McEntire was uniquely suited by education and experience for his appointment in the Department of Agricultural and Resource Economics. There he taught courses in American rural society and rural development in the less developed countries. For these he drew on his varied background in administration, economics, political science, and social welfare.
Grants and awards from the Ford, Guggenheim, and Rockefeller Foundations, as well as from other sources, enabled him to undertake research into such diverse topics as agricultural policy, farm labor, housing, internal migration, land reform, race relations, rural resettlement, and urban redevelopment. He was in demand as a consultant on matters of research and social policy, and also as a public speaker. His publications include books, monographs, articles, and chapters in symposia.
McEntire's magnum opus was the study he directed for the National Commission on Race and Housing. Conducted in the late 1950s, it focused on the nature and effects of discrimination obstructing minorities from equal access to housing. The study covered 12 metropolitan areas, engaged 35 experts, took three years, and produced five volumes. The report recommended legislation guaranteeing freedom to choose one's residence, arguing that while laws cannot compel attitudinal change, they can induce behavioral change, which eventually changes attitudes. The report received front-page treatment in both the New York Times and the Sunday Times Book Review section, and earned for him the annual prize for public service from the Sidney Hillman Foundation.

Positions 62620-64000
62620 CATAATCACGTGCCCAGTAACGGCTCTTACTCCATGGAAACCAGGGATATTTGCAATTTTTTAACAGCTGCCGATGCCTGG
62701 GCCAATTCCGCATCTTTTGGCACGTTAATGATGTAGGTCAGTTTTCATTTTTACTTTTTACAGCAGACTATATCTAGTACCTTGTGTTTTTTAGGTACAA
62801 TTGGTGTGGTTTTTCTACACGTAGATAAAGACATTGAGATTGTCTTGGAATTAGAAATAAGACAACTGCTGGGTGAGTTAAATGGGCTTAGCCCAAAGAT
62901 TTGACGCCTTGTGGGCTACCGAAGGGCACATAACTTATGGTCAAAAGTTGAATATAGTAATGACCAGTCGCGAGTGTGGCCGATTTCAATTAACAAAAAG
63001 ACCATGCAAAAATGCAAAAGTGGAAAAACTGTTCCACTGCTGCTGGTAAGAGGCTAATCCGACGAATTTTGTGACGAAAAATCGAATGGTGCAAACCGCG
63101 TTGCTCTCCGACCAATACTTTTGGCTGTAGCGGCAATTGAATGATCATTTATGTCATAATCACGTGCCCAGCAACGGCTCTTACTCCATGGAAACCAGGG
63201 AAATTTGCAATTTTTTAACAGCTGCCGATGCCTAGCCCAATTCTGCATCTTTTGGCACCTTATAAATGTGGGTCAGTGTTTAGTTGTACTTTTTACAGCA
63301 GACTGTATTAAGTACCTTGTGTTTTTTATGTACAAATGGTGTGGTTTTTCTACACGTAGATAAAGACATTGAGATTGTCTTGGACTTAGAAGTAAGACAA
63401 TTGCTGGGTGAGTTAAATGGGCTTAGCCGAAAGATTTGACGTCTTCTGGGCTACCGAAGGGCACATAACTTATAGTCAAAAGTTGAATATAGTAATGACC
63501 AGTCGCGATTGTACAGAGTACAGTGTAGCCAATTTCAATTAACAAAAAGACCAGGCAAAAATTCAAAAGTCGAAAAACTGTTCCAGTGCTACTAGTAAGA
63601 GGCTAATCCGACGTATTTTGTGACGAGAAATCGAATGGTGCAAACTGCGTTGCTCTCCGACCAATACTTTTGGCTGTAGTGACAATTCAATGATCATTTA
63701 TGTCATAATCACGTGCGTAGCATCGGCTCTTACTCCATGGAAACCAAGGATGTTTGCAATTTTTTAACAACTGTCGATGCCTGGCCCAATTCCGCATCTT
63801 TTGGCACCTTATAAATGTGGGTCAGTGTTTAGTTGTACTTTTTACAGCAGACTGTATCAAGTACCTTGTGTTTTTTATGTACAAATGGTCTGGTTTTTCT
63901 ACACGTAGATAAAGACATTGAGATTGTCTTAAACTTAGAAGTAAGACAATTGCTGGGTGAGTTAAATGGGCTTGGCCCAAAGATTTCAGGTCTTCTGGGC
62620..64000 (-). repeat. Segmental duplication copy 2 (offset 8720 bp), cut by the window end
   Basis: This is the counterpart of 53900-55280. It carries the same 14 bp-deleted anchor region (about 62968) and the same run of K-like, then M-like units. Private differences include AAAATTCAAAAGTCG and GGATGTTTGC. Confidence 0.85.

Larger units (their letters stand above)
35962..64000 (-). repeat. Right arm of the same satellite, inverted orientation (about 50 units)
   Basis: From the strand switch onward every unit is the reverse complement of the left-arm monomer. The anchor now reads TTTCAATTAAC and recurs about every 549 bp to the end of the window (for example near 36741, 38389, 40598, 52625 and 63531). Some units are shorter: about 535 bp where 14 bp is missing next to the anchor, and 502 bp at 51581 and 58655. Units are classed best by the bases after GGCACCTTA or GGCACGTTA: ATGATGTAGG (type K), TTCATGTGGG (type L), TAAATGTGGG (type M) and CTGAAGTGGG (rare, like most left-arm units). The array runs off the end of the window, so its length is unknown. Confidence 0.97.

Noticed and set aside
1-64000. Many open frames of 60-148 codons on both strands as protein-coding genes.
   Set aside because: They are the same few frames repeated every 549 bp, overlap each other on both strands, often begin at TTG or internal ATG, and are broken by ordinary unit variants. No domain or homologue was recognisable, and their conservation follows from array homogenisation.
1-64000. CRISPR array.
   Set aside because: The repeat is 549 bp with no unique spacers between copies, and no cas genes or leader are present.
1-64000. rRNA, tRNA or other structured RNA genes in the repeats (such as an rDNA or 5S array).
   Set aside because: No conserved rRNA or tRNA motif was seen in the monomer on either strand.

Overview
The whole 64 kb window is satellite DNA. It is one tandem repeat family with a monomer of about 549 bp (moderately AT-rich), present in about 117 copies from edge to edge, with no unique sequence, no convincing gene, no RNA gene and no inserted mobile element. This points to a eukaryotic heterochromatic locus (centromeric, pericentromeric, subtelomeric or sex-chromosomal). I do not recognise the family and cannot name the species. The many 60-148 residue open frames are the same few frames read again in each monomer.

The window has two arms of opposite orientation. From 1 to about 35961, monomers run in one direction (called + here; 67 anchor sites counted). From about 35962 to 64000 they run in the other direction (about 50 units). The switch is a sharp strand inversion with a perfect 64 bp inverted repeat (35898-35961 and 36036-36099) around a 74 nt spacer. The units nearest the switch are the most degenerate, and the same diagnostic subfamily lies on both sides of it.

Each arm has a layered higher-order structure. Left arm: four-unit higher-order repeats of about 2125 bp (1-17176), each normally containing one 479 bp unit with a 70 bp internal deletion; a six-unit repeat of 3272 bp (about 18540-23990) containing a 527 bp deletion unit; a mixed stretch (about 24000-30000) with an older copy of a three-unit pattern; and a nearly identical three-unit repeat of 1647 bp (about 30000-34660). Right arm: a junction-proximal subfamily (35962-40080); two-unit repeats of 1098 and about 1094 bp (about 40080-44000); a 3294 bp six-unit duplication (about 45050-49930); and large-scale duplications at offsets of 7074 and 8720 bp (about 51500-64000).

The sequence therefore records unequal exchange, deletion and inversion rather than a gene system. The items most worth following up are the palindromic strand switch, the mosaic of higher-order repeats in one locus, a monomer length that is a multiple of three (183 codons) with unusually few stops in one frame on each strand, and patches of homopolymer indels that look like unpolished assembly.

The horizon of McEntire's interest was international. Twice as Fulbright Fellow (1958, 1968), he lectured at major Italian universities. He delivered papers at conferences in Mexico City, Paris, and Tel Aviv. He investigated land reform in Italy, Ireland, Mexico, and Yugoslavia and edited a major volume on the agricultural policies of seven nations. In 1964 he was a U.S. State Department observer of Yugoslavian community-development projects.
In support of academic self-governance, McEntire gave unstintingly to service on Academic Senate committees, both campus and statewide. The record shows service on eight such committees for an aggregate of 19 years, of which nine years were as committee chairman. Five times he chaired the Committee on Educational Policy. He had vast knowledge of university affairs and great skill in maneuvering through the labyrinth of academe.
Our colleague personified the ideal university professor, excelling in all aspects of academic duties. He was especially effective in that ancient of pedagogical arts, the tutorial. Fortunate was the student who could enlist McEntire to supervise his dissertation. Because of his analytic mind, capacity for work, and sense of responsibility, his colleagues turned to him repeatedly with difficult tasks. Whatever he undertook, he performed with skill.
While his life was one of eminent success, he remained a modest man, never shedding the simplicity of his rural origins. Unburdened by prejudice and pettiness, he was free to use his abundant energy constructively. Soundly educated, widely traveled, and well informed, he possessed the attributes of a cultured man. He was a stimulating conversationalist and pleasant company. He was our gentle, amiable, and valued friend.